On June 12, Omar Mateen walked into Pulse nightclub in Orlando, FL and killed 49 members of the LGBTQA community with an assault rifle. I cried off and on for about three days. As a gender non-binary person, this is the one community that has always accepted me, that has always made me feel safe and celebrated, and the attack upon that safety and celebration took me a long time to process. The fact that the media warped the attack into a story about Muslim terrorists, instead of proclaiming it a hate crime precipitated by homophobia and predicted by Mateen’s history of domestic abuse and toxic masculinity, also didn’t help.
Being an author, I turned to my novel and worked through all the chapters involving my LGBTQA characters, building up the lives to which I have access. I made a decision to change some tentative moments into confident declarations, and I felt a little better for it.
And being a teacher, I discussed the events in a June 15th tutoring session with one of my heartbroken students, building her up again, too. It was, without a doubt, one of the most exhausting conversations I’ve ever had–comforting someone in the midst of my own mourning–but that’s what teachers do.
Then, the next week, almost out of the blue, I interviewed for, and accepted, the most wonderful job in the world–I am officially a tea specialist in training! Which essentially means that while I work retail and run tastings for a tea store, I’m also attending classes, building curriculum, and reading textbooks, with the end goal of transitioning from a part time position into a full time store manager/educator kind of role in about a year or so.
I was riding that high to the top of a hill, and just about feeling human again, when the June 23rd Brexit vote came in, demonstrating that half of the United Kingdom thought it was a good idea to remove itself from the European Union. Elliot wrote a very eloquent post about this ridiculousness, which aligns with my own feelings, if you want to take a look. But the overall point is this: the complete asses who ran this vote through–Boris and Nigel–are the Trumps of the UK. We cannot let similar hate-filled, racist, terrified rhetoric win out here in the states.
I turned again to my novel and worked through the chapters remaining on the first edit, crystallizing themes of connection, expansion, inclusion, and conservation. I worked with my characters of color, and I reconsidered the implications of Energists withdrawing from the world instead of working to change it.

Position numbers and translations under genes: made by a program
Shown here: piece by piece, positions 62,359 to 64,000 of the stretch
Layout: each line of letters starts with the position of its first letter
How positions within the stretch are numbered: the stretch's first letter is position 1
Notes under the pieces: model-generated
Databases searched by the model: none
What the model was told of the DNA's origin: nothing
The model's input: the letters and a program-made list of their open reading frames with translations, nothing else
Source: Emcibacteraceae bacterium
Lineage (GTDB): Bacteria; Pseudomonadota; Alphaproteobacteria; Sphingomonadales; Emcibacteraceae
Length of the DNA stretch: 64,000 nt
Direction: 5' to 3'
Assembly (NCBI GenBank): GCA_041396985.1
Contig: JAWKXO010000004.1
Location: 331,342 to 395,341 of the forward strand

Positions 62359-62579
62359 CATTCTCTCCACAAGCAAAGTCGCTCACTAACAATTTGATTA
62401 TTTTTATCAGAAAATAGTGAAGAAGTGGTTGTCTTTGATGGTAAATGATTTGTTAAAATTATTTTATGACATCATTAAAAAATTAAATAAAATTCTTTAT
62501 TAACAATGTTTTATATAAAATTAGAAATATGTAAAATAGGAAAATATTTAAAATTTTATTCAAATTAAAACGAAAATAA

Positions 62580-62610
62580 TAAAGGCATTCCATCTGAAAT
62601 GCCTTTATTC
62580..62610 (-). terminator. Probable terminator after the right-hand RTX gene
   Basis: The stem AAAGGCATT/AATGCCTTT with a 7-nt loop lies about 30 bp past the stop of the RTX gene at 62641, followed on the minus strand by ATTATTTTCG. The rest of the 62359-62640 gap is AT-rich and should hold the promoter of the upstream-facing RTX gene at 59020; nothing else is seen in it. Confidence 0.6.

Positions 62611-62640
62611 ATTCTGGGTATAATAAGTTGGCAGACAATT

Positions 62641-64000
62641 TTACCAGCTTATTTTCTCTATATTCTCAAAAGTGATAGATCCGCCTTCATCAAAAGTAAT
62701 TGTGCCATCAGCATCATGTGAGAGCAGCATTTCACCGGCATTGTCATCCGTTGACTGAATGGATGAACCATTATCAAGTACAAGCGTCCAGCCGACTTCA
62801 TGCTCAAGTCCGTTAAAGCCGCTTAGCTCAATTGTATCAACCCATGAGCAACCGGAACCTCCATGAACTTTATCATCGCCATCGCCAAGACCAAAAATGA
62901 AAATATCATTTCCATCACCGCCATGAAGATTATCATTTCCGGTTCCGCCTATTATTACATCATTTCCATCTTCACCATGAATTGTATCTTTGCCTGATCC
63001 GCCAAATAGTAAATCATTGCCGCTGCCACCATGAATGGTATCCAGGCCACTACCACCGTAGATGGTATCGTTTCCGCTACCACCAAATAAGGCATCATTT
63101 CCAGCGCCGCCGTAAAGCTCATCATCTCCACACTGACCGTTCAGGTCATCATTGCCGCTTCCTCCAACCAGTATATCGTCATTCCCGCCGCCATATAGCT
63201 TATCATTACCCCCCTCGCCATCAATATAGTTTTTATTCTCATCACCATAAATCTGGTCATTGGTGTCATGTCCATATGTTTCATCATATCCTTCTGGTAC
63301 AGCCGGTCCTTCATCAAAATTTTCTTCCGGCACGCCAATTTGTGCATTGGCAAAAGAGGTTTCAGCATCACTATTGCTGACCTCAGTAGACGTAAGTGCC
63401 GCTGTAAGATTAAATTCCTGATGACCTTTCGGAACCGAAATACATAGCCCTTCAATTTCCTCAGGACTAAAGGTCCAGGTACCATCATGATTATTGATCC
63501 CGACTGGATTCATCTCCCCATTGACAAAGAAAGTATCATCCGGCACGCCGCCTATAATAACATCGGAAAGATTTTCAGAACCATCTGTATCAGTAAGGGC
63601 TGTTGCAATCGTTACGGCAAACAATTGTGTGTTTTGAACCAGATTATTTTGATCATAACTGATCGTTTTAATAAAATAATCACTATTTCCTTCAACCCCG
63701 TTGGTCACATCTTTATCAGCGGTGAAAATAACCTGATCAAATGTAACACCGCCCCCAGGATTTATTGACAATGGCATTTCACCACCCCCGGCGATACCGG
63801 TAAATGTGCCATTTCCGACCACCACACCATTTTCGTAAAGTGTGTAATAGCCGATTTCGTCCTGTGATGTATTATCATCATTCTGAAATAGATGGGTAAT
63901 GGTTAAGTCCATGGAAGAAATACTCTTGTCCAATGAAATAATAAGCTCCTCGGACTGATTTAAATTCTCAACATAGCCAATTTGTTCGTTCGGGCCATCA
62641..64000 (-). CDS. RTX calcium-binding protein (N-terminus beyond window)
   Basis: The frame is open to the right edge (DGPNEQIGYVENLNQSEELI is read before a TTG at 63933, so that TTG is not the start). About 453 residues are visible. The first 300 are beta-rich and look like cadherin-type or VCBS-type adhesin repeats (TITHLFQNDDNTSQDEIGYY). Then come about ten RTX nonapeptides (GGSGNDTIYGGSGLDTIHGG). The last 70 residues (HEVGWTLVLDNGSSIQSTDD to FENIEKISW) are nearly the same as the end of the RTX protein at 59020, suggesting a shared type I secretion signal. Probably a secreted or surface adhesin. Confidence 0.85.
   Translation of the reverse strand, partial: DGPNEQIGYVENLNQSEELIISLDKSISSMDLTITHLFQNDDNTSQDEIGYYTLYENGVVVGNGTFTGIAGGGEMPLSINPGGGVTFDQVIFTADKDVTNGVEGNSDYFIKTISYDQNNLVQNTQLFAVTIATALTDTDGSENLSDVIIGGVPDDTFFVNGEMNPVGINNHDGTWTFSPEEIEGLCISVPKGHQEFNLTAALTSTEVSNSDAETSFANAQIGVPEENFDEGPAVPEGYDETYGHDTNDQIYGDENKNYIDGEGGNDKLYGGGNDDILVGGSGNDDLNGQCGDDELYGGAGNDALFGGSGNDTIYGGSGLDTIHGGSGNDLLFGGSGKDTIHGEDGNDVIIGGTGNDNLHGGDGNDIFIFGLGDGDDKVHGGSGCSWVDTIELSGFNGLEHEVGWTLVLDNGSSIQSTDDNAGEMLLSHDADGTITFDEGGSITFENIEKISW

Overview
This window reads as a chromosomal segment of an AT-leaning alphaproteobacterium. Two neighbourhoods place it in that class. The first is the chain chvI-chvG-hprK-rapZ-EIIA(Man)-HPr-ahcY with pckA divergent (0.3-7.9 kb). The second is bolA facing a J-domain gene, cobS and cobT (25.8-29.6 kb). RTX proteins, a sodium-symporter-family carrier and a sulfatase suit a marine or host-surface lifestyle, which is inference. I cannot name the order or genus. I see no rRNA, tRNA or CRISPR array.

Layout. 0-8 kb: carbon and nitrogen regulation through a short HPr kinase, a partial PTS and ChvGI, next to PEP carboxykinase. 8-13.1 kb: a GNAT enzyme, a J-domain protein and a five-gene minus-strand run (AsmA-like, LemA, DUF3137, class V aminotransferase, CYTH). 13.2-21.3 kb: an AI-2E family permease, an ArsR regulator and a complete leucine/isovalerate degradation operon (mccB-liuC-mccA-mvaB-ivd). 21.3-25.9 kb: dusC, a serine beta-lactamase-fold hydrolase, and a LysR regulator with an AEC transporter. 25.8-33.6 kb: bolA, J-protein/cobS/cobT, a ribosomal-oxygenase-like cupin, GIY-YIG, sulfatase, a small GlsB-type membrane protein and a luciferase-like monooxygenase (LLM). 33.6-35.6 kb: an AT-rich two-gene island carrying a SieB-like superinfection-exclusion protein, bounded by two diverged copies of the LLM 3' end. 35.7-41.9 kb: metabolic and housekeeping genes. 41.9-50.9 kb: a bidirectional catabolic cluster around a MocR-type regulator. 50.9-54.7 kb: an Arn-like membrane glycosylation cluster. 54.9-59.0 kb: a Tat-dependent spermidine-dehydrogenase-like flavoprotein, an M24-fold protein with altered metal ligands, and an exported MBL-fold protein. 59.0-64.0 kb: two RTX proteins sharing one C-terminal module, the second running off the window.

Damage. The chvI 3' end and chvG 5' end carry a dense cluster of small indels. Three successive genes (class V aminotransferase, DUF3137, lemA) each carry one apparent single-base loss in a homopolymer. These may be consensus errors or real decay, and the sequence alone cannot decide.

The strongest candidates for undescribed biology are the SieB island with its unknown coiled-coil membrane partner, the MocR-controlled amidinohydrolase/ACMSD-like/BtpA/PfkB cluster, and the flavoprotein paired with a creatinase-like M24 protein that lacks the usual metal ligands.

I helped a student with her college essays, where she discussed the paralysis and passion of her life as a person of color, and her goals for creating a world where the next generation can live in the passion alone.
I also attended my first tea class, celebrated my one year anniversary of my move to the PNW, and finished the first edit of my novel on June 26 (more on that in a later post). I was coming up out of another valley–feeling helpful, feeling conversant.
Then, on June 28, a suicide bomb went off in Ataturk Airport in Turkey, killing 45 people. American media was, for the most part, silent.
On July 3rd, a suicide bomb killed 250 people in Baghdad. Two hundred and fifty people. I sat on the couch with Dad and celebrated his 71st birthday, basically just happy to have a father who is alive and healthy and full of hugs.
And finally on the 4th of July, Mom looked at me, the way moms do, and told me I looked more tired than usual (not a jab–I always look tired in the afternoon).
I am more tired than usual. I actually ache.
I think we all are, and we all do–all of us who think deeply and feel keenly and want the world to be a better place than it currently is. Because every time it seems like we’ve found our voices, someone does something hateful to try and silence them. Every time we start a conversation, live our lives, or reach a new point of understanding, someone lashes out and to try and shatter our safety and success. Every time we help someone, 49, or 45, or 250 others fall.
But that doesn’t mean we should stop trying to be heard and to be helpful.
I have better luck with the latter–in times of distress, I look for ways to be helpful. In fact, I very rarely discuss my personhood in a concerted way, because I assume that there are other people out there who can say better whatever it is I’m feeling.
This time though, the events of the month just seemed too huge for silence. Add to that the events of the year–the school shootings, the ongoing police brutality against black lives, the misogyny–and I was about to implode.
So, while I’m not saying anything new, I just want to add my voice to the chorus. I want to support the people who are out there saying things better than me, while also working in my own way to broaden minds with inclusive fantasy worlds and classroom conversation and gender non-conformant visibility.
Because we can’t pick another planet to live on. And leaving this one in the hands of people who feel they can afford to ostracize or subjugate the queer, the racialized, the poor just isn’t a viable option.